Instead of telling a 3 year old that it's time to get ready for some future action, going to school, parents should give their child a set of instructions, Klein told Live Science in August 2016. Replace ambiguous statements “it's almost time for school” with clear, simple explanations and directions, such as, “We need to leave for school. It's time to get your coat.”
Tell them how they feel
(Image credit: Alena Ozerova/Shutterstock.com)
While older kids are widely regarded as the kings and queens of self-expression, young children often lack the vocabulary to properly label their own emotions, according to researchers who study child development.
Kids ages 2 to 5 are just starting to understand emotions fear, frustration or disappointment, according to Klein.
You can help your kid express herself by calling out such emotions when you see them. For example, a parent might say, “It's disappointing that it's raining outside, and you can't go out to play,” Klein said.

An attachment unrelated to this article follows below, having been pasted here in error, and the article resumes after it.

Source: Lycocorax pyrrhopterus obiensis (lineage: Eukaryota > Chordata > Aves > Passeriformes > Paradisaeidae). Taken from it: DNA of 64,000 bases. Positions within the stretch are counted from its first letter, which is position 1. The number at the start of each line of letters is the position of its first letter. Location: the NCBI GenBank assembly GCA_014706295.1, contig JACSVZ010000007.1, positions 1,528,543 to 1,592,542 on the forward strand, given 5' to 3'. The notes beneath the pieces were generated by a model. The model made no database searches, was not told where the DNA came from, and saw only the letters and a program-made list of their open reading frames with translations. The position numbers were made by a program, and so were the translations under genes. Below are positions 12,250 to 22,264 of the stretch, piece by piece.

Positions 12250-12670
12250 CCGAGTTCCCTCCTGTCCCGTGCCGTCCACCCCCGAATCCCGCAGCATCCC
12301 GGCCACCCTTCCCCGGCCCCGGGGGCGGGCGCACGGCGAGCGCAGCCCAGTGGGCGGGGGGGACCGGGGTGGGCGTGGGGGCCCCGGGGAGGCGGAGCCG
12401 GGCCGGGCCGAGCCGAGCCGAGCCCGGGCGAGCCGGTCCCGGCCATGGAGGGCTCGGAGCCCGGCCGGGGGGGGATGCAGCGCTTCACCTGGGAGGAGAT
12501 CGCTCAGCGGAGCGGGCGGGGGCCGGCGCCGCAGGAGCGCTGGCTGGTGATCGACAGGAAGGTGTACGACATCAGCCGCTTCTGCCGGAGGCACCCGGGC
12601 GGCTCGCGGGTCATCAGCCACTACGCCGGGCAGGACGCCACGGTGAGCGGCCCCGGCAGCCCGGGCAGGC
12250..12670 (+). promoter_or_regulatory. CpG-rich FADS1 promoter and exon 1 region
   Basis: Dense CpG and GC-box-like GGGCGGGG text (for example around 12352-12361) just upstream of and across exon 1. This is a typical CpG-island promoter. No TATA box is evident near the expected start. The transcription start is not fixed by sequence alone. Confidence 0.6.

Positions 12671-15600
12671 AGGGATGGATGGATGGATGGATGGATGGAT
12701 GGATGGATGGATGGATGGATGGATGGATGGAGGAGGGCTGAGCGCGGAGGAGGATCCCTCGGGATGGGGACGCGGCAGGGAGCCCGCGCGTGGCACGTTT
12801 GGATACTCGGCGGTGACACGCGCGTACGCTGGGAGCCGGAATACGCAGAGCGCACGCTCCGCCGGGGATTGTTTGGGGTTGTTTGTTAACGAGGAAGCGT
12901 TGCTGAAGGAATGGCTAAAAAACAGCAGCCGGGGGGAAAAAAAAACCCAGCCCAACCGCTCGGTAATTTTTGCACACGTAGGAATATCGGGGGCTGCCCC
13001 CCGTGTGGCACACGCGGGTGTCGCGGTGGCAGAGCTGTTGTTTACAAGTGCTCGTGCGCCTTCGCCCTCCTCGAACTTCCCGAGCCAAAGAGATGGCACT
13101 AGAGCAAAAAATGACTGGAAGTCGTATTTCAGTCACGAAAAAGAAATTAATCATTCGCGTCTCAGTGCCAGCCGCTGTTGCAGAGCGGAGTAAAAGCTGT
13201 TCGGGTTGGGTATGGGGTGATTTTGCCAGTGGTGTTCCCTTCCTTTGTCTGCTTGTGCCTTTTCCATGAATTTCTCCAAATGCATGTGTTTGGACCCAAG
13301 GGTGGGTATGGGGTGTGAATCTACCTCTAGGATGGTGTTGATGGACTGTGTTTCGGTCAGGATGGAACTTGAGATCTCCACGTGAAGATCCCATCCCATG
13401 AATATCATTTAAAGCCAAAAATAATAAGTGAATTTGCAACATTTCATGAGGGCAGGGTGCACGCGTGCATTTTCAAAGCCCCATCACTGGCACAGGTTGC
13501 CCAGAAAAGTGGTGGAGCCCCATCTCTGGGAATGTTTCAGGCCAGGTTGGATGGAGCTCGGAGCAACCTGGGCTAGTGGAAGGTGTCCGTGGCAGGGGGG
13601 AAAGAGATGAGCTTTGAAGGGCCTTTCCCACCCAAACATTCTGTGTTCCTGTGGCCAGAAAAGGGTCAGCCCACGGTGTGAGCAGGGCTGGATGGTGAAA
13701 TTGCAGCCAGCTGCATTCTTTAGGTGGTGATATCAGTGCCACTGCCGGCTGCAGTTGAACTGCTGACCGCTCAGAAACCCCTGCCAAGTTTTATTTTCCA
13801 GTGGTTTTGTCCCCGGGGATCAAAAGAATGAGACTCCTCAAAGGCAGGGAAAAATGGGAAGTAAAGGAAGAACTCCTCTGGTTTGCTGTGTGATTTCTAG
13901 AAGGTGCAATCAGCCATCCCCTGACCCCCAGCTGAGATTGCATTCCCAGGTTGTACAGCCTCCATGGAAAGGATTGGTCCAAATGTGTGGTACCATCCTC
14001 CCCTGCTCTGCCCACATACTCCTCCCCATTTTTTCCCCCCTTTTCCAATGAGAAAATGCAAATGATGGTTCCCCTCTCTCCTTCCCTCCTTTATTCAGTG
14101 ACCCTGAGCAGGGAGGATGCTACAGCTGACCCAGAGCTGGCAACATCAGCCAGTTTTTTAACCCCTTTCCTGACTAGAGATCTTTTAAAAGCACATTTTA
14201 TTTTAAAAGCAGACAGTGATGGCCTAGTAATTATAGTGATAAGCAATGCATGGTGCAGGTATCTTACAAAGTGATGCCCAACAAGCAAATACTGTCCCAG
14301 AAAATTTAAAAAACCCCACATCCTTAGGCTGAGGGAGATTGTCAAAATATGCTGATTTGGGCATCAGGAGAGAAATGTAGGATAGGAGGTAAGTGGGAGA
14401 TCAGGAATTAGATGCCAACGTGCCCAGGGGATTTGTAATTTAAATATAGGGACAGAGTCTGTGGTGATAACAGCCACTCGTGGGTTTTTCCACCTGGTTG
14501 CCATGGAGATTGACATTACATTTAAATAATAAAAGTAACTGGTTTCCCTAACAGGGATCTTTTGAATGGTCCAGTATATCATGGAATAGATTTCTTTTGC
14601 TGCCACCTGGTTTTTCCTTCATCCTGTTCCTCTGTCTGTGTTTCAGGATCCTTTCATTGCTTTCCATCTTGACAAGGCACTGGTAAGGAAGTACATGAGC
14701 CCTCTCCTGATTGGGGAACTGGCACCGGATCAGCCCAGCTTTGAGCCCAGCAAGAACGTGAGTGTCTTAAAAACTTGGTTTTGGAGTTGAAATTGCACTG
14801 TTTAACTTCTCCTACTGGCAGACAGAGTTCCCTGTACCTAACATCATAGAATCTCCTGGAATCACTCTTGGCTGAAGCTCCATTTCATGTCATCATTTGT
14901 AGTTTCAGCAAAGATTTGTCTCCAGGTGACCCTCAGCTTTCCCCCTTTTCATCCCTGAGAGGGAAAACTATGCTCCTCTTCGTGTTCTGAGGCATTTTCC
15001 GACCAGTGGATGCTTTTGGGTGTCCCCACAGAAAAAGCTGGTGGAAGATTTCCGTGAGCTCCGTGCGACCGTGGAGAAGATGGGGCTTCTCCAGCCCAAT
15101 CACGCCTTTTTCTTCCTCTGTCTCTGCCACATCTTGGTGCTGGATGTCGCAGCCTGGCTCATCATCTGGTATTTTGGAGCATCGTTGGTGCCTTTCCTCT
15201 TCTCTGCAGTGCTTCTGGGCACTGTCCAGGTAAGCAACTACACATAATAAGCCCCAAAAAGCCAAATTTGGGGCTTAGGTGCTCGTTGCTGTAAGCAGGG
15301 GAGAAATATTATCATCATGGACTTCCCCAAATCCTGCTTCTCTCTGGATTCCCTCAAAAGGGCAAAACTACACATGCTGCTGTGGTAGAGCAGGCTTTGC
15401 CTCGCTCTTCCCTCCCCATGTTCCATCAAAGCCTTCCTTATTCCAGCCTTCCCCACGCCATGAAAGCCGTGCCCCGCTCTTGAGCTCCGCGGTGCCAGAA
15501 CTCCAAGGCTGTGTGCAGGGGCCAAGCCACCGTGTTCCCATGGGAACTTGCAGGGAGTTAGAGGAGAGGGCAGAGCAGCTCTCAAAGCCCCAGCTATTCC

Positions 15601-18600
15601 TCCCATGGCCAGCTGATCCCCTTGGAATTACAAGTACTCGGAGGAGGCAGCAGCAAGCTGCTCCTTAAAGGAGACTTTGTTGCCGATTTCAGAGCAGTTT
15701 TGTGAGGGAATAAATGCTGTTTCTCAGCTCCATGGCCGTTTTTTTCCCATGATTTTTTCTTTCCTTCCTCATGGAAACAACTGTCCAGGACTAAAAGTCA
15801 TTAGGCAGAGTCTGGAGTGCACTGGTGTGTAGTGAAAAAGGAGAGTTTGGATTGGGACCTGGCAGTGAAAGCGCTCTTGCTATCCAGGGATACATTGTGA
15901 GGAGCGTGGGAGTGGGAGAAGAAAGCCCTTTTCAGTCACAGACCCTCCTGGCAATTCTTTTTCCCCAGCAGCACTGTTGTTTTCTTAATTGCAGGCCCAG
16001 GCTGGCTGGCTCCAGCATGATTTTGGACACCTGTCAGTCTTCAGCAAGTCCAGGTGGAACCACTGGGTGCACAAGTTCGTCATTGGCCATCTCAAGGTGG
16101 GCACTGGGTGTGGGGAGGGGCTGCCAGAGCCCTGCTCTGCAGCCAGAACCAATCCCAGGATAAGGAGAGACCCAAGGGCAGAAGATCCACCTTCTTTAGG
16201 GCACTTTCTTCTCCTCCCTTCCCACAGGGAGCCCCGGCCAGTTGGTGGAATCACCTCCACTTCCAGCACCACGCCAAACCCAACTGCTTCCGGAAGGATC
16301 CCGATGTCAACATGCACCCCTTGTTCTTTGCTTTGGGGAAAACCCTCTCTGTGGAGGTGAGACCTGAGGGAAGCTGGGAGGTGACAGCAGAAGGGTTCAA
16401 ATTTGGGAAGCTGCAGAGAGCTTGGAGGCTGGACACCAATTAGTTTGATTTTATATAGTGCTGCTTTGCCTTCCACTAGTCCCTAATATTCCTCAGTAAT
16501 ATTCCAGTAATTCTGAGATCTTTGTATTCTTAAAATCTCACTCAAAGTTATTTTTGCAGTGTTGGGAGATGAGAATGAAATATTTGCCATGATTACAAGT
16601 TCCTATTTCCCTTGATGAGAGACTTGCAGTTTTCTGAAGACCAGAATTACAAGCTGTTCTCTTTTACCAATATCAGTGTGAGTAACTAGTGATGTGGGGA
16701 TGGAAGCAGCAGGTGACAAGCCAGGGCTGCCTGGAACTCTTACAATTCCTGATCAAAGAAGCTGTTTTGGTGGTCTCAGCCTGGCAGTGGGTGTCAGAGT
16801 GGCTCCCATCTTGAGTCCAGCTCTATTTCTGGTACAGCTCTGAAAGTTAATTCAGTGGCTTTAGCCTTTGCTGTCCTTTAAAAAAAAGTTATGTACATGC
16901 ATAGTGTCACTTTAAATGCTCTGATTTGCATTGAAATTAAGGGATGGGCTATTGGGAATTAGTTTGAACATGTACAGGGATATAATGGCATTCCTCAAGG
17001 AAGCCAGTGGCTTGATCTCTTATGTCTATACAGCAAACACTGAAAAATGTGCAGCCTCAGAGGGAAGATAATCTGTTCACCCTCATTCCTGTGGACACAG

(Image credit: Soloviova Liudmyla/Shutterstock.com)
The hectic schedule of adulthood doesn't always vibe with the relaxed pace of childhood, according to Klein.
“Children move at a slower rate,” and parents should try to match that pace, Klein said. By scheduling extra time for the little things, a bedtime routine or a trip to the grocery store, parents can turn hectic chores into more meaningful time with their children, she said.
(Image credit: NotarYES/Shutterstock.com)
Do you check emails or scroll through your social media feeds while spending quality time with your kids? Because you shouldn't, Klein said.